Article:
A new Section 17, whose relevant portion has been quoted, was thereafter substituted for the old one. The intention behind the amendment is thus apparent. The same is to take care of difficulty or harassment that may be caused to the Director (which term includes a partner in a firm), manager, or secretary or other officers of the company in such case;. The legislature has, therefore, permitted a company to nominate a person with his consent to be held responsible for prevention of the commission of the offence by the company. When such a nominee is available, who should be proceeded first? By legal fiction such a nominee is deemed to be guilty of the offence and he is liable to be proceeded against. The proviso, however, takes care of innocent nominees being punished. But Sub-section (4) of this section authorises the Court when it is proved (for which apparently some evidence would be needed) that the offence has been committed with the consent or connivance or is attributable to any neglect on the part of any director, manager, secretary or other officer of the company. to proceed, against him. It would thus seem that in case of offence against a company, which term includes a firm, it is the nominee as visualised by Section 17(2) who has to be proceeded initially. However, if it is proved that the offence had been committed with the consent etc. of some person other than the nominee he can also be proceeded against as laid down in Sub-section (4). Any other view would make the amendment nugatory.
6. The contention on behalf of the petitioners 1 to 3 has been rejected by the learned trial Court on the ground that issue of processes on the partners later may cause unnecessary delay. The learned public prosecutor also seeks to support the order on this ground. There is no denial that if the partners are to be impleaded as accused in the case later. the case will get delayed. But the question is whether the partners can be called upon legally at this stage to face the trial? I would think not. The scheme of amended Section 17 visualises proceeding against the person responsible at the first instance, and only if it is proved that the offence had been committed with the consent etc. of any director and/or others named in Sub-section (4) then to proceed against them. This being plainly discernible from the scheme of the section, it is not open to the Court to work against it on any ground of public policy. Had two views been possible, the one which delays a proceeding especially in an offence like food adulteration would have definitely merited acceptance. But that is not the position.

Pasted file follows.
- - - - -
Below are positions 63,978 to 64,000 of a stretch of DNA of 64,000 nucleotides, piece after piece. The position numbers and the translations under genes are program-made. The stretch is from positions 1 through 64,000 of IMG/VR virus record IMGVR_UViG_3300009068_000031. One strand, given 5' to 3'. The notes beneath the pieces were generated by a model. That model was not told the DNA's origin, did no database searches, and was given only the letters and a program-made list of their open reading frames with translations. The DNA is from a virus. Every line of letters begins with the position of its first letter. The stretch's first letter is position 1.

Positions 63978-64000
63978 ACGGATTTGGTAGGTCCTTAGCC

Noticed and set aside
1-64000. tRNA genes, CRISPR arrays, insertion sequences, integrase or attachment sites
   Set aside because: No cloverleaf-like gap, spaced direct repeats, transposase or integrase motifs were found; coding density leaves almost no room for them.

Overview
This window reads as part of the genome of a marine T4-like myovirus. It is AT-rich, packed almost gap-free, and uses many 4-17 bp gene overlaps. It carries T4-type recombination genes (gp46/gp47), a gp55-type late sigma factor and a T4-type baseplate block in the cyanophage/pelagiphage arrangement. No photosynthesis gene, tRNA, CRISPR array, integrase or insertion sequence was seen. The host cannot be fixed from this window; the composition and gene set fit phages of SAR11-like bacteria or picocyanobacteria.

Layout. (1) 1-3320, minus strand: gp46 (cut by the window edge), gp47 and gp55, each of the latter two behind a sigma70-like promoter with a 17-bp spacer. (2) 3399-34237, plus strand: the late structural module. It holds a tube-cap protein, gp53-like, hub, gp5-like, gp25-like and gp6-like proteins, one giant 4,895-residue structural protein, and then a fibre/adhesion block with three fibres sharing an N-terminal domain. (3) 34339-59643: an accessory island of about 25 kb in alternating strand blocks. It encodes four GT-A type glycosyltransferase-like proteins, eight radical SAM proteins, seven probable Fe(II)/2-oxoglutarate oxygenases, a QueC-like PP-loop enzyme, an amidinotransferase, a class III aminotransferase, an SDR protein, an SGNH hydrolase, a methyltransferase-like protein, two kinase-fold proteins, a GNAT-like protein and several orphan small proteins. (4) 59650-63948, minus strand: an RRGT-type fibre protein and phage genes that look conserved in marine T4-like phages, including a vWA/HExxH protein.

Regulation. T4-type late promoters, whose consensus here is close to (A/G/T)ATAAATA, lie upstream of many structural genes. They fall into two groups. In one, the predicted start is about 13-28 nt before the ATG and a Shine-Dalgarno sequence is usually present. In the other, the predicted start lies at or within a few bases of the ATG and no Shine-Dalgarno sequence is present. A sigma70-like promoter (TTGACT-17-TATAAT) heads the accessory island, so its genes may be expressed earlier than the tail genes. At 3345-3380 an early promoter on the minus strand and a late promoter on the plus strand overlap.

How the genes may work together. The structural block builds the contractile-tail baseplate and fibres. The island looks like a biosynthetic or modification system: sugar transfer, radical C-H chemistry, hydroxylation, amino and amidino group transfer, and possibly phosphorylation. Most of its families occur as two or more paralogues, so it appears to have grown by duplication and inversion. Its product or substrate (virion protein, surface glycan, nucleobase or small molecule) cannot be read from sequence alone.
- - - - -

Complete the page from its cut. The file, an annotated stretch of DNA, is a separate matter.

7. So, petitioners Nos. 1 to 3 could not have been arrayed as accused at this stage, it may be stated that the nomination filed by petitioner No. 5 fulfils the requirement of Section 17(2) which was certified by the Local Health Authority, Barpeta. This is further fortified by the affidavit filed by petitioner No. 5 in this Court on 27-7-1982 showing acceptance of the nomination by this petitioner.
8. The petition is therefore allowed by directing the learned trial court to proceed at this stage only against petitioners 4 and 5 along with the other accused. It would be open to it to implead such other partners of the firm as accused qua whom consent, connivance or neglect would be proved as visualised by Section 17(4) of the Act. Before parting let it be stated that though Shri Barua had urged at one stage that none of the petitioners could be proceeded against because of lack of sanction to prosecute opposite party No. 9 (M/s. Dulichand Deepchand), or because this opposite party is not vendor-being either a distributor or vendor; the learned Counsel did not press these points ultimately.